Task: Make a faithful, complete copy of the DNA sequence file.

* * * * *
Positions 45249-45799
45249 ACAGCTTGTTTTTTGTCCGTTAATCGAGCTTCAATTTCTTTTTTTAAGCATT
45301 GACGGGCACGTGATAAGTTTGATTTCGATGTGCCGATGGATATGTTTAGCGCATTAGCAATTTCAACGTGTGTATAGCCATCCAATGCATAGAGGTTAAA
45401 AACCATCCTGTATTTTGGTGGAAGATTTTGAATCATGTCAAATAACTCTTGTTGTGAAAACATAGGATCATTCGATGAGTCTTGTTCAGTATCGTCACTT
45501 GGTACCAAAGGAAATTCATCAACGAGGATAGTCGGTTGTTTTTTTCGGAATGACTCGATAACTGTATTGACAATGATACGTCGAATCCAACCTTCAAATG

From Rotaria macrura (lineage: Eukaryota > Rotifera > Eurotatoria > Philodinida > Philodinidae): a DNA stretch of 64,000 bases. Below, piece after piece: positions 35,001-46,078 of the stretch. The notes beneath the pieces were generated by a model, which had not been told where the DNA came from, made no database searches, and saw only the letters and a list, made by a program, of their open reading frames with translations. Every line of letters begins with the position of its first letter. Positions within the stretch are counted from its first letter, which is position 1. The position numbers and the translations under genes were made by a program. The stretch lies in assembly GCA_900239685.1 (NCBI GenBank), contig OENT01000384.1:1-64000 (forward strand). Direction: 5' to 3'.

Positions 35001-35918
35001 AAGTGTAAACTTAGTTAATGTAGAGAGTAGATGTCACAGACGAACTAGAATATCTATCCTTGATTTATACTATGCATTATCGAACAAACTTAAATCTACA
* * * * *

Positions 45249-45799
45249 ACAGCTTGTTTTTTGTCCGTTAATCGAGCTTCAATTTCTTTTTTTAAGCATT
45301 GACGGGCACGTGATAAGTTTGATTTCGATGTGCCGATGGATATGTTTAGCGCATTAGCAATTTCAACGTGTGTATAGCCATCCAATGCATAGAGGTTAAA
45401 AACCATCCTGTATTTTGGTGGAAGATTTTGAATCATGTCAAATAACTCTTGTTGTGAAAACATAGGATCATTCGATGAGTCTTGTTCAGTATCGTCACTT
45501 GGTACCAAAGGAAATTCATCAACGAGGATAGTCGGTTGTTTTTTTCGGAATGACTCGATAACTGTATTGACAATGATACGTCGAATCCAACCTTCAAATG

From Rotaria macrura (lineage: Eukaryota > Rotifera > Eurotatoria > Philodinida > Philodinidae): a DNA stretch of 64,000 bases. Below, piece after piece: positions 35,001-46,078 of the stretch. The notes beneath the pieces were generated by a model, which had not been told where the DNA came from, made no database searches, and saw only the letters and a list, made by a program, of their open reading frames with translations. Every line of letters begins with the position of its first letter. Positions within the stretch are counted from its first letter, which is position 1. The position numbers and the translations under genes were made by a program. The stretch lies in assembly GCA_900239685.1 (NCBI GenBank), contig OENT01000384.1:1-64000 (forward strand). Direction: 5' to 3'.

Positions 35001-35918
35001 AAGTGTAAACTTAGTTAATGTAGAGAGTAGATGTCACAGACGAACTAGAATATCTATCCTTGATTTATACTATGCATTATCGAACAAACTTAAATCTACA